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Childbirth Curriculum

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  • completebeginnings
    So what you would like seen taught/discussed by an organization training childbirth educators? I ask because I am helping write such a curriculum. This is a
    Message 1 of 10 , Nov 1, 2010
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      So what you would like seen taught/discussed by an organization training childbirth educators? I ask because I am helping write such a curriculum. This is a nation wide curriculum. Thoughts?
      Dy in Utah
    • jenneology
      Its a good question though you probably won t like our answer. Jennifer and I have discussed this idea in depth and the answer comes down to: it s not about
      Message 2 of 10 , Nov 1, 2010
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        Its a good question though you probably won't like our answer. Jennifer and I have discussed this idea in depth and the answer comes down to: it's not about educating women on how not to be traumatized. Its educating providers on how not to traumatize women. When there are providers who are pulling the bait and switch and then performing procedures, exams and surgeries on women despite their protests, no amount of preparation, advocacy or planning on the woman's part is going to protect her from trauma.

        In fact, in our experience, a woman who is more prepared and knows the risks of what is happening to her is more likely to be traumatized.

        Women who are highly prepared and know the risks of induction, epidurals, c-sections, drugs in labor, etc. are more upset when these things are pushed on them or they feel manipulated, coerced or forced to comply with these procedures.

        Solace has made an effort to help protect women from violations of informed consent (which is what we are combatting most in our advocacy efforts) by creating an list of questions that women can ask their providers how they handle situations where consent is required. The link to that document is: http://www.solaceformothers.org/informed_consent_tool.html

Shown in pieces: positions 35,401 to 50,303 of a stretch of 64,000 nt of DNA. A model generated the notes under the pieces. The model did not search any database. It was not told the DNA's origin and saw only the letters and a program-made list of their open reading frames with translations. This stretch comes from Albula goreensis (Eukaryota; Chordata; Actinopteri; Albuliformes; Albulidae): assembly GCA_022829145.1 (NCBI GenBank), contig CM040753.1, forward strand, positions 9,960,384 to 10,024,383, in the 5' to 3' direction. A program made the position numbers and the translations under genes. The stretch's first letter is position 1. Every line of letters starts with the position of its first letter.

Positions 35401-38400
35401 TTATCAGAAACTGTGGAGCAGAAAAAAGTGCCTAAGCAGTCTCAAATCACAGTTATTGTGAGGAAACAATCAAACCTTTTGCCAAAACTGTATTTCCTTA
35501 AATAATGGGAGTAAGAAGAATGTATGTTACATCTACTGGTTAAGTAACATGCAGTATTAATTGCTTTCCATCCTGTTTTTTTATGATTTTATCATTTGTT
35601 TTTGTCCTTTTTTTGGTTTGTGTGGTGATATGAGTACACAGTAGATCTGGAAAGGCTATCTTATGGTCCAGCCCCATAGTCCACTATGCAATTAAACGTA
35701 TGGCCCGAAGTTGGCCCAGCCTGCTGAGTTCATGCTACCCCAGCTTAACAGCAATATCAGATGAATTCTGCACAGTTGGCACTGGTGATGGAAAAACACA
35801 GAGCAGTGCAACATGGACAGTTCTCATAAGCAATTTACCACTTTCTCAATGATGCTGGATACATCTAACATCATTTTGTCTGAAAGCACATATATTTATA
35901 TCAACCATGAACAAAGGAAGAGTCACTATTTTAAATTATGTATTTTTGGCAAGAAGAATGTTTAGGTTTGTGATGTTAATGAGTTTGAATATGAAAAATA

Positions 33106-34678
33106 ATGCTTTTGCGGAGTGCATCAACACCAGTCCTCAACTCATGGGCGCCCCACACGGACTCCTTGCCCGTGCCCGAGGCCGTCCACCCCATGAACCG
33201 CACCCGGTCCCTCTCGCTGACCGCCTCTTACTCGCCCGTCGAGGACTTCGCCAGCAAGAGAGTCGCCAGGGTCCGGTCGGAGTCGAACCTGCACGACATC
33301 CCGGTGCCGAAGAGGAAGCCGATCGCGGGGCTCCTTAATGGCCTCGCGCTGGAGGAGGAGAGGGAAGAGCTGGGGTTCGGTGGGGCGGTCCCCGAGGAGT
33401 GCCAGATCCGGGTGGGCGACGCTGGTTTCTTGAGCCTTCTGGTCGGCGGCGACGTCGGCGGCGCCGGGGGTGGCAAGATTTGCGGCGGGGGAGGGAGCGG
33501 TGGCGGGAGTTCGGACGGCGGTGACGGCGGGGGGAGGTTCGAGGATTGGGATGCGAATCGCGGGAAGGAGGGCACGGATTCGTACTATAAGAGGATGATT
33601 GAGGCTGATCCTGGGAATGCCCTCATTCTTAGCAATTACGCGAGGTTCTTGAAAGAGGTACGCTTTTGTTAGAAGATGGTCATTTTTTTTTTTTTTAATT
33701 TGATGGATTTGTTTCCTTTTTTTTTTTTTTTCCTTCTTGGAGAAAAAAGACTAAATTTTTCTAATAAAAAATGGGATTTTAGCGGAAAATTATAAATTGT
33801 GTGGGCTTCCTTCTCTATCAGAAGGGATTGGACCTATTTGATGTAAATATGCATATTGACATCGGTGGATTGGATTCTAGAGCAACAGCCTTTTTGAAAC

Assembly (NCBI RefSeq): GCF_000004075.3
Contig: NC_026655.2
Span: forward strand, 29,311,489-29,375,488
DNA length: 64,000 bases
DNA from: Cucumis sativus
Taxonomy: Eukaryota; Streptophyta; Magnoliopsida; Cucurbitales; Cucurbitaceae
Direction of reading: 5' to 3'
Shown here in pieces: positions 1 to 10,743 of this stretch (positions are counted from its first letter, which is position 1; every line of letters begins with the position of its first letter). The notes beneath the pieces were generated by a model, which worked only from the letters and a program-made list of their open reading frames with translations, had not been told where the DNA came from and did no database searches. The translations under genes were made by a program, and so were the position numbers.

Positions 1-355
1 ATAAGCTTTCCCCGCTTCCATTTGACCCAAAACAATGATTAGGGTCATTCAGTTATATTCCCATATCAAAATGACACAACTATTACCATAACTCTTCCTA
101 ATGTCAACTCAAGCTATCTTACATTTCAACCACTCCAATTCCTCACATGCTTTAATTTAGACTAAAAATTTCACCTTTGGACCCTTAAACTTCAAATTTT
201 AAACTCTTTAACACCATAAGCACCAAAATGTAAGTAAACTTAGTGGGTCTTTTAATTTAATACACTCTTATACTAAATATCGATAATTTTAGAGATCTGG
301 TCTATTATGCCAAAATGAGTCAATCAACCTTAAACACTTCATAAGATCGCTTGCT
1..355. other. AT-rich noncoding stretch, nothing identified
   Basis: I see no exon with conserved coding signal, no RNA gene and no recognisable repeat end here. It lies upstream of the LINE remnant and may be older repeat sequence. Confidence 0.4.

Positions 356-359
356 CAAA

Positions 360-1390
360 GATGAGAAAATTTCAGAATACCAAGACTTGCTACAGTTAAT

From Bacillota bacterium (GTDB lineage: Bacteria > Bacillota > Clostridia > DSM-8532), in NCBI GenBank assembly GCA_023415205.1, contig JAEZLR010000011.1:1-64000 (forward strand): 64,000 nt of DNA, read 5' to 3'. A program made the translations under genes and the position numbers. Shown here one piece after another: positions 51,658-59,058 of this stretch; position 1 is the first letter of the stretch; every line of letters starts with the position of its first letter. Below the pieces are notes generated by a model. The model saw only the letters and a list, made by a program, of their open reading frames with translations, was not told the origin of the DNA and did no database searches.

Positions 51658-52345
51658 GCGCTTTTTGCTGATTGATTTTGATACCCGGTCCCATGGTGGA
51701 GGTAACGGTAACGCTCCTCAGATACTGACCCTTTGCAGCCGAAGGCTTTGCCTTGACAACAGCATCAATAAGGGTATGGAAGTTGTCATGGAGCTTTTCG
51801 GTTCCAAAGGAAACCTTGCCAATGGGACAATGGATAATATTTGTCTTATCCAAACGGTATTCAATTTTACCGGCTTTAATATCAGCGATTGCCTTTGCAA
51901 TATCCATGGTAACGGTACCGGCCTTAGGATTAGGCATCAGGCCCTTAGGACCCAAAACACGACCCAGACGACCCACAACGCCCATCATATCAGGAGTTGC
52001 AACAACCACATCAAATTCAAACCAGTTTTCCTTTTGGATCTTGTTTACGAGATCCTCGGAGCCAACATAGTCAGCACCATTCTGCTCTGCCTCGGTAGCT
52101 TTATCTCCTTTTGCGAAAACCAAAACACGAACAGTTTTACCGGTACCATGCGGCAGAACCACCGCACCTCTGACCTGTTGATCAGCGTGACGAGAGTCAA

To the extent that women can prepare themselves and reduce their chances of trauma, the ideals of normal birth are the most likely way to not be traumatized. A trusting relationship with a care provider can help reduce trauma in the event of an emergency or concerning situation that arises during labor and birth. If the provider is committed to informed consent, counseling and being sensitive to the emotional as well as medical needs of a mother and child, a woman can feel supported and helped through an experience that could be traumatizing. I've heard of women who come away from a terrifying experience grateful that they were treated as gently and lovingly as they were. Their treatment can be a comfort to them rather than a compounding factor in their trauma and grief.

        All that said, there is a need for women to be encouraged to trust birth and know that they are capable of it. Women have internalized the message that hospitals are needed, interventions are needed and doctors are needed. Interestingly, these are not the women we see coming to Solace feeling they've been traumatized. Yet it seems like among this group of women trauma does happen because 1 in 3 care reporting symptoms of trauma after birth. Are these women also more likely to suppress or ignore their trauma because "all that matters is a healthy baby?"

        There's a great deal that still needs to be studied about birth trauma. My hunch is that a great deal of trauma can be prevented but there will be greater reductions when providers change how they act than when women are making the changes. We don't think that CBE is the answer to preventing trauma, unfortunately.


        Jenne
        Moderator and Project Coordinator of Solace for Mothers


        --- In solacesupporters@yahoogroups.com, "completebeginnings" <completebeginnings@...> wrote:
        >
        > So what you would like seen taught/discussed by an organization training childbirth educators? I ask because I am helping write such a curriculum. This is a nation wide curriculum. Thoughts?
        > Dy in Utah
        >
      • Maddy Oden
        Great Question.Great response. Especially the part about women who are informed are the ones who are most traumatized... I think a lot of it has to do with
        Message 3 of 10 , Nov 1, 2010
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          Great Question.Great response. Especially the part about women who 
          "are informed" are the ones who are most traumatized... I think a lot of it has to do with our " thought pattern" that says we can "control " the situation. ( as moms in labor).  Not always true... the result is emotional trauma, and or more.
          Maddy
          On Nov 1, 2010, at 3:40 PM, jenneology wrote:

          Its a good question though you probably won't like our answer. Jennifer and I have discussed this idea in depth and the answer comes down to: it's not about educating women on how not to be traumatized. Its educating providers on how not to traumatize women. When there are providers who are pulling the bait and switch and then performing procedures, exams and surgeries on women despite their protests, no amount of preparation, advocacy or planning on the woman's part is going to protect her from trauma.